August is National Black Business Month. And in Buffalo, New York, it will mark the official opening of Ignite Labs, a coworking and incubator space at the Exchange at Beverly Gray.
The Exchange at Beverly Gray is an incubator and coworking space that serves primarily black and brown business owners and entrepreneurs. Ignite Labs will be the newest addition to provide one of the first minority-serviced incubator programs in the area
The Exchange’s building looks out onto the parking lot of what should be a mundane location: Tops Grocery store. Instead, this is the site of a horrific shooting and act of race-driven hatred. It’s something that left Ignite Labs Executive Director Derrick Parson with no uncertainty that it could just as easily happen there.
“I'm trying to figure out what the Exchange at Beverly Gray can do,” he shared. “We're rooted in the vision of pushing businesses forward. So, we’re trying to figure out what that looks like. How do we help the Black and Brown businesses in the community that need assistance? How do we be that bigger brother to provide those services, funding any and all things that we can do?”
But even in the shadow of such senseless violence outside their doors, Ignite Labs is moving forward.
“We offer an incubation program, followed by acceleration workshops. Then we provide mentorship and coaching. And finally we connect founders to funding sources.”
They’re not on their own. The Lab has a partnership with the University at Buffalo that provides additional access and benefits to expand the impact of the program, including that any member that forms a business under us can hire employees and be exempt from New York state tax, they can access the University at Buffalo law school for legal assistance, and leverage Maven, a platform for top notch industry people to help with research and customer discovery.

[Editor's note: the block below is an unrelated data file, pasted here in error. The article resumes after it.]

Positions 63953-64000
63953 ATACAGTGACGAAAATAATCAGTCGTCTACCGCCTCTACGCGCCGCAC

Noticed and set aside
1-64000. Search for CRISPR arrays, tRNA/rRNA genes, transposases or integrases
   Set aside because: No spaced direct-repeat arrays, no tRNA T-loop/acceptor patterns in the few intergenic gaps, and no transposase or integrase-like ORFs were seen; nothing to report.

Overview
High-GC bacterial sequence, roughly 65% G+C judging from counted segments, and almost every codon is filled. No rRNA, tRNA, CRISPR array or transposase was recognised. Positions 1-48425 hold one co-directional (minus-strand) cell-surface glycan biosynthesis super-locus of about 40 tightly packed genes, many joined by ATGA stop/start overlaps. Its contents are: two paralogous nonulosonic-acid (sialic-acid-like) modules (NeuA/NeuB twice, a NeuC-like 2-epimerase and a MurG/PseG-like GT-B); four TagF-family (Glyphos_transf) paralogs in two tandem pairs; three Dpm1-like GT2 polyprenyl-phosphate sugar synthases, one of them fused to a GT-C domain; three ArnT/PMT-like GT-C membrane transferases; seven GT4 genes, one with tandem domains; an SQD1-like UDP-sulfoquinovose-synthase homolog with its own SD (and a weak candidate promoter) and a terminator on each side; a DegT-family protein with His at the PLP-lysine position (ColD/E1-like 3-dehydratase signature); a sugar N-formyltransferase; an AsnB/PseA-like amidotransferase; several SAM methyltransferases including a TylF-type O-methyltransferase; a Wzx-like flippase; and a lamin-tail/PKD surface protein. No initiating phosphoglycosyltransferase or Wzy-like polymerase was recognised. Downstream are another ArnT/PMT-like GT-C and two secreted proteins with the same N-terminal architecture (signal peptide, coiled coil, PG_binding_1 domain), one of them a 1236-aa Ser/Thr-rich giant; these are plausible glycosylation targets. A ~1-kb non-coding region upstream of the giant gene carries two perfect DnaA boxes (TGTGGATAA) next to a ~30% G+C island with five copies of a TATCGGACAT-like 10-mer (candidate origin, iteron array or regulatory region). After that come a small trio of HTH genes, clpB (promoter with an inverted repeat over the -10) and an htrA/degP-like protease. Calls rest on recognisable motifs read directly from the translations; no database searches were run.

In addition, Ignite Labs will run on Coworks coworking software, allowing members to use a mobile app to book rooms and resources, and staff to manage billing, events, and reporting through a streamlined dashboard.
“We chose Coworks because of the option to open more campuses — the platform can grow along with us,” Parson said.
Community members come from all kinds of businesses, from food service to tech to consumer goods.
“We want to inundate our members with services,” Parson said. “These are entrepreneurs who are looking to create innovative solutions. And these partnerships are extremely important, because a lot of the minority entrepreneurs who do delve into the startup life find that one of the hardest things is to initially validate and prove your hypothesis — when you have no money to do it. And so this program is actually specifically for them.”